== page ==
Buying a car is a major and expensive purchase. By saving money toward a down payment, you can reduce your monthly payments. If you save enough money to buy the car in full with cash, you eliminate the need for a loan, saving on interest charges associated with borrowing the funds to finance the car.

Saving for a car may seem daunting, but it is certainly possible with some discipline. Here are some steps on how you can successfully save toward some or all of a car purchase.

Decide How You'll Pay for The Car

When it comes to a car purchase, you have several options. Here's a rundown of three ways to pay.

Finance A Car Purchase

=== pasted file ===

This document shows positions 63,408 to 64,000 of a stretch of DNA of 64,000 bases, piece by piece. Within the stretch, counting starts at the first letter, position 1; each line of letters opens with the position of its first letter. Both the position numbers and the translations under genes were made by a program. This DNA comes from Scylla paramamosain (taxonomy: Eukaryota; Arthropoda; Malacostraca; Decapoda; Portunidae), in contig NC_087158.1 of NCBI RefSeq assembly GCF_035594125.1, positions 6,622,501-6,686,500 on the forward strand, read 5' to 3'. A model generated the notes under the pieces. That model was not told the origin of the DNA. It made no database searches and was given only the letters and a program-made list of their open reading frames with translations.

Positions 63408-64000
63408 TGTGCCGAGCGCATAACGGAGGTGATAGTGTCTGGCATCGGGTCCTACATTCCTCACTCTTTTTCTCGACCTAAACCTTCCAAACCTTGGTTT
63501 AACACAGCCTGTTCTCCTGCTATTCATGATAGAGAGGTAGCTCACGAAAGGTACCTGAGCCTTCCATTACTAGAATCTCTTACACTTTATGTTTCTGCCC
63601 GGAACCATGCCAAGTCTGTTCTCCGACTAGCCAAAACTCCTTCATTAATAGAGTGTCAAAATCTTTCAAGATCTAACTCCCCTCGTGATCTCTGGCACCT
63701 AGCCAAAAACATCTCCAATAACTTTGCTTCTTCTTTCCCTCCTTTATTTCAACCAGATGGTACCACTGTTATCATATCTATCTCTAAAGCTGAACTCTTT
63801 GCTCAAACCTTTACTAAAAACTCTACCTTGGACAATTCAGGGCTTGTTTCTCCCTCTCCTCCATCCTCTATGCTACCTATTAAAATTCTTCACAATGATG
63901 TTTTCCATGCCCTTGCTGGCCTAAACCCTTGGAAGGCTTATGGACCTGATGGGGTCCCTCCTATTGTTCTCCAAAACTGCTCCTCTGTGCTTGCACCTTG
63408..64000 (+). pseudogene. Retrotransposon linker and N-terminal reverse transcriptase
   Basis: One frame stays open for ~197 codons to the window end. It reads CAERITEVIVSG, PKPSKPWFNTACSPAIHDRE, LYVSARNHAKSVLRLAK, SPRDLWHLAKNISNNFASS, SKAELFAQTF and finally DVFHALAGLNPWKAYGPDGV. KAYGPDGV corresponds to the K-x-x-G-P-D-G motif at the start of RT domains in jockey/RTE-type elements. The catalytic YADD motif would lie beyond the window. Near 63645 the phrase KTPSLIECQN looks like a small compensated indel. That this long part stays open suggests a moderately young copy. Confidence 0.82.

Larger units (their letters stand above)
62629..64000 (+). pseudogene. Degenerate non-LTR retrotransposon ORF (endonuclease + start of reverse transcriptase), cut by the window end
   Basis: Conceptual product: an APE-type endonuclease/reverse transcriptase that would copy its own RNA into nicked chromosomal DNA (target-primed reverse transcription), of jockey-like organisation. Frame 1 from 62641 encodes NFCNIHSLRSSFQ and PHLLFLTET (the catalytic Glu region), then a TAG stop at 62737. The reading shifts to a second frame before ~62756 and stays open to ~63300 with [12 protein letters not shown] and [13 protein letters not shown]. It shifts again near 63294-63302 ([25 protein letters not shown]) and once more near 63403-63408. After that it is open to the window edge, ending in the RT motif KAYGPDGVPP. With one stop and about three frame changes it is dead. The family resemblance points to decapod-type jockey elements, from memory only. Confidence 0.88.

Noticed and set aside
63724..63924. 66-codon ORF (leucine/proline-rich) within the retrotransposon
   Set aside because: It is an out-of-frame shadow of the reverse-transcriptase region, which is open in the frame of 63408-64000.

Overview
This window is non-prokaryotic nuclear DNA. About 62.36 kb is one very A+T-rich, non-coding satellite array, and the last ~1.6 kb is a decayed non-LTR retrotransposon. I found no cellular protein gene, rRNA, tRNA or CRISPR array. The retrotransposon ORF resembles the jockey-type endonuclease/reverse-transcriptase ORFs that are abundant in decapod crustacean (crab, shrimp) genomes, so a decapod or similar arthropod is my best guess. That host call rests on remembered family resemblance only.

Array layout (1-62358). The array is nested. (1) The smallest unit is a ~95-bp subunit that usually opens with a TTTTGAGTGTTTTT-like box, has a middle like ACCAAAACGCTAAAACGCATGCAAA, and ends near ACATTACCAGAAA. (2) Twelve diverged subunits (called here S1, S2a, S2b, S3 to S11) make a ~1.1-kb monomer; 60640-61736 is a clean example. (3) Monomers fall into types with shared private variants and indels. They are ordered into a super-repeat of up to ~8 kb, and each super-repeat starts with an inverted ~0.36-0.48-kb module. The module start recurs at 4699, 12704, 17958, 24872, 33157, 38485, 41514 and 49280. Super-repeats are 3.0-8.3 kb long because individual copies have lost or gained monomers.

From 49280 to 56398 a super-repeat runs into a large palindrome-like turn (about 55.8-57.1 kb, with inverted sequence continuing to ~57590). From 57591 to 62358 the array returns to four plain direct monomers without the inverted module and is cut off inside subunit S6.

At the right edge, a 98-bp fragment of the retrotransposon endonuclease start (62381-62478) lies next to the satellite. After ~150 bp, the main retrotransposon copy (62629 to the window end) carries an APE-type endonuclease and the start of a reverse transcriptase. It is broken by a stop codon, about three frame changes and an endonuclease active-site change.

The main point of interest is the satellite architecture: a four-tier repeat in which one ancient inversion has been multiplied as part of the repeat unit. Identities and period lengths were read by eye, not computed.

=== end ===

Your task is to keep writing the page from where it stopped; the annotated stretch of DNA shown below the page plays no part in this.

According to the National Automobile Dealers Association (NADA), over 80% of new vehicle purchases are financed[1]

When financing a car purchase, you can apply to borrow money from a financial institution like a bank, credit union, online lending company, or even a car dealership. Regardless of where you borrow, a financed vehicle purchase typically begins with a down payment followed by monthly payments until the loan is paid off. Once you make your final payment, you fully own the vehicle. But if you fail to make loan payments, your car could be repossessed.

Remember that, because lenders charge interest on auto loans, financing a vehicle purchase is almost always more expensive than buying a car outright.

If you decide to finance your car, you must first determine how much of a downpayment you can make. Typical down payments on vehicles range from 10% to 20% of the car's purchase price. With the help of an online vehicle loan down payment calculator, you can determine how different down payments can affect your monthly loan payments.